The UK reported sales up 8% to just under $14bn in 2018, leading to a 1% gain in market share to 21%. The performance helped it return to second place in the Art Basel and UBS Global Art Market Report table.
China’s market share decreased by 2% to 19%, taking third place while the US maintained its lead.
Total global art market sales reached $67.4bn, up 6% year-on-year in 2018 - the second highest level in 10 years. These three countries dominated, with combined sales accounting for 84% of the market by value.
The next largest, France, has just 6% market share and many European countries including France and Germany saw a significant slow down.
The report is compiled by founder of Arts Economics Dr Clare McAndrew using data from auction houses, dealers, collectors, fairs and experts.
McAndrew said that despite the “escalation of the Brexit crisis and widespread uncertainty, the UK had a relatively strong year of sales, while in China, a contraction in supply of high-quality works and cautious buying, as trade and debt crises loomed, led to declining values in the dominant auction sector”.
The growth in sales was predominantly at the high end, focused on contemporary art across sales at both auction houses and dealers. Works of art selling at prices in excess of $1m accounted for 61% of total auction values. Post-war and contemporary sales accounted for half the fine art auction market’s value, reaching $7.2bn.
It is the same story for dealers (total sales $35.9bn, up 7%) where the best-performing segment was those with turnover between $10m-50m which grew 17%, in contrast to those with turnover of $250,000 or below which dipped 18%.
Art market players are far from optimistic, despite the sold growth.
McAndrew said: "While we’ve seen another strong year of aggregate sales, the mood of the market in 2018 was generally less optimistic, as many wider economic and political issues continued to weigh heavily on sentiment.”
In contrast to the wider cautious outlook, the performance of online sales and the demand from so-called millennial buyers remain bright spots for the art market.
The online art and antiques market reached $6bn, up 11% year-on-year with the lower end of the market driving the growth – the majority of sales recorded were below $5000, with less than 10% of transactions reported at price points above $250,000.
New research from a survey on global Hight Net Worth Individuals (HNWI) collectors by McAndrew showed people from the millennial generation were considerably more active buyers in all sectors of the art market than older generations, with 69% having purchased fine art and 77% having purchased decorative art between 2016-18. Even in the antiques sector, which traditionally has catered to older tastes, millennial purchasing was recorded at 54%, more than double the share of baby boomers (23%).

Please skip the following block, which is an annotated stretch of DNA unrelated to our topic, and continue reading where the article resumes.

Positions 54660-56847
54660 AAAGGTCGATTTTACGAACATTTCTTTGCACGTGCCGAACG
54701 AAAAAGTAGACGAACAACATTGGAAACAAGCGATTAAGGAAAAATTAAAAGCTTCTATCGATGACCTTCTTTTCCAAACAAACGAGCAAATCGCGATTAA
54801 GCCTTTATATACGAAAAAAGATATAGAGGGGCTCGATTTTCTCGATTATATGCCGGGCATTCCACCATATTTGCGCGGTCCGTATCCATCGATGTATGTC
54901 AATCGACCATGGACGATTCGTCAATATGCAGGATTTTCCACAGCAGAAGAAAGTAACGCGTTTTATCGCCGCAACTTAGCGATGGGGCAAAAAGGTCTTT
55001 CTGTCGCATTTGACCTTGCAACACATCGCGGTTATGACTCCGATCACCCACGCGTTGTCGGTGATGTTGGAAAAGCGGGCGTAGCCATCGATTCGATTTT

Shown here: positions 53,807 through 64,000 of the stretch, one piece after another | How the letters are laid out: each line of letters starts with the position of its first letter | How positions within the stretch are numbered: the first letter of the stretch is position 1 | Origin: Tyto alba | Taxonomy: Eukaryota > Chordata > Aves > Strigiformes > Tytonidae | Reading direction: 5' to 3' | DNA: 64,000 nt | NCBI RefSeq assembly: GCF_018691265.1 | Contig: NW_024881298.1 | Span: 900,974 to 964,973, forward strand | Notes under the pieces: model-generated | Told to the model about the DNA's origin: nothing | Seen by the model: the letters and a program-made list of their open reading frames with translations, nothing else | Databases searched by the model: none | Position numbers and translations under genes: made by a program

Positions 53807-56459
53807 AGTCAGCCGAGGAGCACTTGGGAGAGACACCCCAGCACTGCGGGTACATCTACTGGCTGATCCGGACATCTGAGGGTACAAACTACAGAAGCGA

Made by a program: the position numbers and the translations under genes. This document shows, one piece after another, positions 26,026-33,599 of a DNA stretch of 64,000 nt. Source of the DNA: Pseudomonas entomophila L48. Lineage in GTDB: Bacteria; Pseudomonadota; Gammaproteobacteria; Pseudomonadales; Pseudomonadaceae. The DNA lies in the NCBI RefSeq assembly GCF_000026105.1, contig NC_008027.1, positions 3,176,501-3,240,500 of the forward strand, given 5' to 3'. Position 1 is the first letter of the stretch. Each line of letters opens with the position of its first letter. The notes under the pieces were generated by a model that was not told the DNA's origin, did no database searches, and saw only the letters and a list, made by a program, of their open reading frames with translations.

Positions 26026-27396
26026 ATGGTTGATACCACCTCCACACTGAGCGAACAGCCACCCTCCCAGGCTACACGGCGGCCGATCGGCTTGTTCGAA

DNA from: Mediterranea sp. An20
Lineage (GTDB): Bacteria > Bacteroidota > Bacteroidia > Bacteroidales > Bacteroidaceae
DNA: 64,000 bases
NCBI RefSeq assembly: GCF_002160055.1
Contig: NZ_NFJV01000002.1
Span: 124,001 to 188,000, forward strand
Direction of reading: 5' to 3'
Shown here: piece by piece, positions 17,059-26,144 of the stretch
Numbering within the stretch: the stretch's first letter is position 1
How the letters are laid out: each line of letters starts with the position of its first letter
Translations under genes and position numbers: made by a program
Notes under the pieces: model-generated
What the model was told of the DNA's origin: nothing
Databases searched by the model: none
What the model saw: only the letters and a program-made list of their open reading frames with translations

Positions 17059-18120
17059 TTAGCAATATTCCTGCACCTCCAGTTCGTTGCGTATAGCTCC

Regarding the UK's market share, Michael Ellis, minister for arts, heritage and tourism, said he was happy that the “UK’s enduring reputation as a leading international art market has been recognised in this report”.
He added: “We are working hard to support our strong and globally competitive market, ensuring it continues to attract talent and investment from around the world.”
The share of the total value of global dealer sales made at art fairs has grown from less than 30% in 2010 to 46% in 2018. On average, dealers took part in four fairs in 2018, down from five fairs reported in the previous two years.
The Hight Net Worth Individuals (HNWI) surveys were conducted by Arts Economics with UBS on more than 600 HNWIs in five different countries who had investable assets in excess of $1m, excluding real estate and business assets.
Research on the online sector was informed in part by a survey of about 70 online businesses selling art and antiques which was supplemented by a series of interviews with those working in the online art space.
For data on dealers Arts Economics used various official sources and company reports alongside an anonymous online survey of approximately 6500 dealers from the US, Europe, Asia, Africa, and South America.
For auction data financial results were used alongside a survey of the top 10
auction houses worldwide, plus a second-tier survey of just over 500 national second-tier auction houses (with a response rate of just over 20%).